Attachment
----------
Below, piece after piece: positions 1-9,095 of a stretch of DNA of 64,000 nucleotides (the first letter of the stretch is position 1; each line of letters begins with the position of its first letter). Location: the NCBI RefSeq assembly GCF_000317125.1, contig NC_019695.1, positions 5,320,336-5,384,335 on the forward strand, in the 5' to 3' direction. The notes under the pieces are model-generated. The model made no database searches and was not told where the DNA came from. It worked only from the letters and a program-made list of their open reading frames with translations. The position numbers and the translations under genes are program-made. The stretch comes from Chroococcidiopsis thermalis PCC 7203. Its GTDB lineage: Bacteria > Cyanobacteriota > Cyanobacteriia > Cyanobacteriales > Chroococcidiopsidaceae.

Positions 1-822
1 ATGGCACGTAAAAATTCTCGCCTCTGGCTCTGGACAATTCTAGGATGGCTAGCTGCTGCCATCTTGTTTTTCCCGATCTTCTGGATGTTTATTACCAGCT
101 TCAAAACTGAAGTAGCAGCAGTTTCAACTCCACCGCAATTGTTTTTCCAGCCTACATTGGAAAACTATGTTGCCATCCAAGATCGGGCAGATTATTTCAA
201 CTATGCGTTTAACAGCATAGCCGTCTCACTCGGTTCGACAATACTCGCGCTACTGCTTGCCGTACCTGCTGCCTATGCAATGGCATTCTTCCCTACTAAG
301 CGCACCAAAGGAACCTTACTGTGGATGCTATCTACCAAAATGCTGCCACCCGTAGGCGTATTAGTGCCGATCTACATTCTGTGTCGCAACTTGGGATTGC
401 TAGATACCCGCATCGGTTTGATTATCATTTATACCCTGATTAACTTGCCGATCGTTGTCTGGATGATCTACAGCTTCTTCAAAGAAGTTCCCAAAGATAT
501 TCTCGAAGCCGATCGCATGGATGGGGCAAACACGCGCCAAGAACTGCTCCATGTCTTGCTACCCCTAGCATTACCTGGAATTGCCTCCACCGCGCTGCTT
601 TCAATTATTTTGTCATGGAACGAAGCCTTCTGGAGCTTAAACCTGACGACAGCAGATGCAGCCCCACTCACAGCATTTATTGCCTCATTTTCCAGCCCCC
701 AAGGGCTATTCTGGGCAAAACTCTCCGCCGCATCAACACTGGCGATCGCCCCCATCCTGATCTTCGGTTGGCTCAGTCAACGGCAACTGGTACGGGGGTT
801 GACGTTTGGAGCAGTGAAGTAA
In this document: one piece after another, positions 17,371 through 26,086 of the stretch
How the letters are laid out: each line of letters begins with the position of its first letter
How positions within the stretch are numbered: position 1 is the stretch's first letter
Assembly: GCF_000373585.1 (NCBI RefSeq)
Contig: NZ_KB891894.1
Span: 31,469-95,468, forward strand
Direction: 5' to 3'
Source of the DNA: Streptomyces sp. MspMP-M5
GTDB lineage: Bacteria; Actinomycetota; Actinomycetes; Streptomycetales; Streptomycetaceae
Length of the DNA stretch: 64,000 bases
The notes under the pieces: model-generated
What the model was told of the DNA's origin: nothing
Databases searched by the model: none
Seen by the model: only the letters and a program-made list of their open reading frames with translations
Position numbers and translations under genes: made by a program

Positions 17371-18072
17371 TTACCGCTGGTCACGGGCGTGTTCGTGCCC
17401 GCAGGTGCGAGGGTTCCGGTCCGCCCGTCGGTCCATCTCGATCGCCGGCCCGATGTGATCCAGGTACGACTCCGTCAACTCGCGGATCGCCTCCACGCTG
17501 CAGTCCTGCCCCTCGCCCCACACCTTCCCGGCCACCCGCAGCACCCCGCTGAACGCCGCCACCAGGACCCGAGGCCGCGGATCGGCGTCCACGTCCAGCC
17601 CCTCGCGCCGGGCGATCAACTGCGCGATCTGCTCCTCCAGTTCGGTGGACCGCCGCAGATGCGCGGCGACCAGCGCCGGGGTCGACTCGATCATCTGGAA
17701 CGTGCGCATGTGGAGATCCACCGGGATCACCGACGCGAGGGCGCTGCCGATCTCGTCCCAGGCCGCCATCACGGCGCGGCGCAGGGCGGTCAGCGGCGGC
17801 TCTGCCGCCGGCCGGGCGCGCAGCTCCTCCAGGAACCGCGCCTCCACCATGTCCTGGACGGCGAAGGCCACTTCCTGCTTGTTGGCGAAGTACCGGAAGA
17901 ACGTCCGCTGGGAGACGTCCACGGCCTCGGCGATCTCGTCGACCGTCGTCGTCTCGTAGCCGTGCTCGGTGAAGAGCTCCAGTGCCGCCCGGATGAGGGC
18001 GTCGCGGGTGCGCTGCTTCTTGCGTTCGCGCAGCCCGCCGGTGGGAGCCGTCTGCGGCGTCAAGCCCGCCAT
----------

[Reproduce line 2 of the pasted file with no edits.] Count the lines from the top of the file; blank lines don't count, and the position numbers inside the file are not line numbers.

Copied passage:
Positions 1-822